Tiny Homes and Ascetisism

Not so long ago, environmentalists and outdoor enthusiasts fought to protect the forests west of the Cascades from timber companies with an insatiable appetite for profit. Land values declined. Communities dwindled. Today, if the rumors are true, people with an appetite for methamphetamine have moved in. Now, many outdoor enthusiasts think twice about visiting once popular trail heads.
 We moved out of the bus a year ago because I got a job that included staff housing (yes, we do still own the bus). When Steve and I moved into this one-bedroom house in the woods, it felt like a spacious mansion, but it seems to get smaller by the month. I lived in a 175 ft school bus for two years! Why does having more always make me want more?
Sometimes I feel like a timber baron or a meth head.
I believe curbing the appetite for more takes hard work. The ancients called this work asceticism. Today, we might call it radical downsizing, dieting, detoxing, or choosing simplicity. However, these outward efforts often fail because of sickness in the core of our being.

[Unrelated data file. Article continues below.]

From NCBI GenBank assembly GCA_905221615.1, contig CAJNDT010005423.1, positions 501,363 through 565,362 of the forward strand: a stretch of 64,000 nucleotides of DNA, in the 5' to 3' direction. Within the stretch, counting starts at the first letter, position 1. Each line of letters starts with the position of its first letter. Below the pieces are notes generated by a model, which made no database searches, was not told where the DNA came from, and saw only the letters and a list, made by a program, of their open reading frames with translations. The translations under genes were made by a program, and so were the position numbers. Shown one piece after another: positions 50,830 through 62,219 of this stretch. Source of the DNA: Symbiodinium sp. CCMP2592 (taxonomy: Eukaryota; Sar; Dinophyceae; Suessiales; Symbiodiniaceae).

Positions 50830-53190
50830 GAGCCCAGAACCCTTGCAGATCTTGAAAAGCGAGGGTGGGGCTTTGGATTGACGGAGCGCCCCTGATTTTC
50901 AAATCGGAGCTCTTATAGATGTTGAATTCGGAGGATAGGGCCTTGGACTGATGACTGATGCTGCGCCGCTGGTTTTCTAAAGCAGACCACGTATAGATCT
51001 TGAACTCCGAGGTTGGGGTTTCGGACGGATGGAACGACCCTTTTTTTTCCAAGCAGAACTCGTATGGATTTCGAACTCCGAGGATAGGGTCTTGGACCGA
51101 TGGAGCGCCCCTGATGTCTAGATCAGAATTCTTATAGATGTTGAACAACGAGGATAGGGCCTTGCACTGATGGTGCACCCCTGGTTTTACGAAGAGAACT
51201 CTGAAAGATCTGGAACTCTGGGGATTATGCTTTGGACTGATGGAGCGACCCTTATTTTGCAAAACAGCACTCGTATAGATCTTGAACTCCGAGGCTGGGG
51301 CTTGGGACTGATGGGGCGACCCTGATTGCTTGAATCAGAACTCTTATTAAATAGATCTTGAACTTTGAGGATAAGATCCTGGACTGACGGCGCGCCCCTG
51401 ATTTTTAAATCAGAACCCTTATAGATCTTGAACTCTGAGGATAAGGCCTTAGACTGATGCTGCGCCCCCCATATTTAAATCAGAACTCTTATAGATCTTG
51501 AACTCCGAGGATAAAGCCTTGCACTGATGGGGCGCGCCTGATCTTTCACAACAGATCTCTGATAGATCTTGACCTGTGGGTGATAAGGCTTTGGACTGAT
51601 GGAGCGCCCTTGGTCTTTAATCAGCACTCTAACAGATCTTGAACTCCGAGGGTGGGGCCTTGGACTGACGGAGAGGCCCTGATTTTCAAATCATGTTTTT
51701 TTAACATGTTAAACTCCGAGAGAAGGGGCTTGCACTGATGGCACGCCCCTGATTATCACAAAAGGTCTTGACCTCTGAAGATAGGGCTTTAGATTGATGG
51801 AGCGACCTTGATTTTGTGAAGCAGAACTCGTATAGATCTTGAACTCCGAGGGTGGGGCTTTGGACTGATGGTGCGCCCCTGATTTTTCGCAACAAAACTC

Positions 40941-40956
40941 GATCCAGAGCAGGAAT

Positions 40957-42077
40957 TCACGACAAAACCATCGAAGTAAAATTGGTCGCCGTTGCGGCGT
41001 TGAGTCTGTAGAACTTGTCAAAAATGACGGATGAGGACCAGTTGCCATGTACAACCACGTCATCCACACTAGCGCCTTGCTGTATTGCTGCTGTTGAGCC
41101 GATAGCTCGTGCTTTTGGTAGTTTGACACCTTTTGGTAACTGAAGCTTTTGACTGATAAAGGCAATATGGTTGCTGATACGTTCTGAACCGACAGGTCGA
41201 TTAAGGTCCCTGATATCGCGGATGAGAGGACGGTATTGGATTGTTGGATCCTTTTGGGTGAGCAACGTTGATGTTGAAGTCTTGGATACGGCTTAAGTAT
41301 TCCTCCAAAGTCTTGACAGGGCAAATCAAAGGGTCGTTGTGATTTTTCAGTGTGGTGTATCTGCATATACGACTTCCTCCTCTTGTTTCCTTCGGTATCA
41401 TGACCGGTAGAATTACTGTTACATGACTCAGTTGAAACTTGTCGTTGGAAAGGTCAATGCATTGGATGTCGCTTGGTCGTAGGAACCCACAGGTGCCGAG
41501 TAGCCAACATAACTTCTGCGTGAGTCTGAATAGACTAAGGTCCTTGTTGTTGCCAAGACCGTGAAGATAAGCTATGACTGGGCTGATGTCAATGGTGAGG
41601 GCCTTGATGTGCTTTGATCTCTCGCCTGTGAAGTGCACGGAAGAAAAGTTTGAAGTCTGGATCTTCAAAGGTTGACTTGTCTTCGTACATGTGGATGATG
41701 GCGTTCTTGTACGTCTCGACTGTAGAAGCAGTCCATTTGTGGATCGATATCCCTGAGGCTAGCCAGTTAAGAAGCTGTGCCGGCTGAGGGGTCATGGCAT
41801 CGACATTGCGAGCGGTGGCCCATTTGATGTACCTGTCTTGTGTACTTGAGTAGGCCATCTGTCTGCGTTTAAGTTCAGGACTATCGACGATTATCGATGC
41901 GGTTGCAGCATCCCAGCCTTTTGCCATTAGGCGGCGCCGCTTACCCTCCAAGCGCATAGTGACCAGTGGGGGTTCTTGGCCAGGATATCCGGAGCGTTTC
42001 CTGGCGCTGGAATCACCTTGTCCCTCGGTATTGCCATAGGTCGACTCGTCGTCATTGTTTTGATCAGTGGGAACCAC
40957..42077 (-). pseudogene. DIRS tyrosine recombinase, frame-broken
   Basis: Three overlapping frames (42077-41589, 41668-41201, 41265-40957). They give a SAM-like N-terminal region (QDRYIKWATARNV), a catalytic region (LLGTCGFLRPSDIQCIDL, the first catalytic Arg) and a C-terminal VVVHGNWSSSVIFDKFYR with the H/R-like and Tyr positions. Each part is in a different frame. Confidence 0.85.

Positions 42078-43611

“There are many who live in the mountains and behave as if they were in the town, and they are wasting their time. It is possible to be a solitary in one’s mind while living in a crowd, and it is possible for one who is a solitary to live in the crowd of his own thoughts.”
-Amma Syncletica, Desert Mother
The truth is, I love our home and our bus and someday I hope to learn that ever elusive secret of being content, “whether well fed or hungry, whether living in plenty or in want.”

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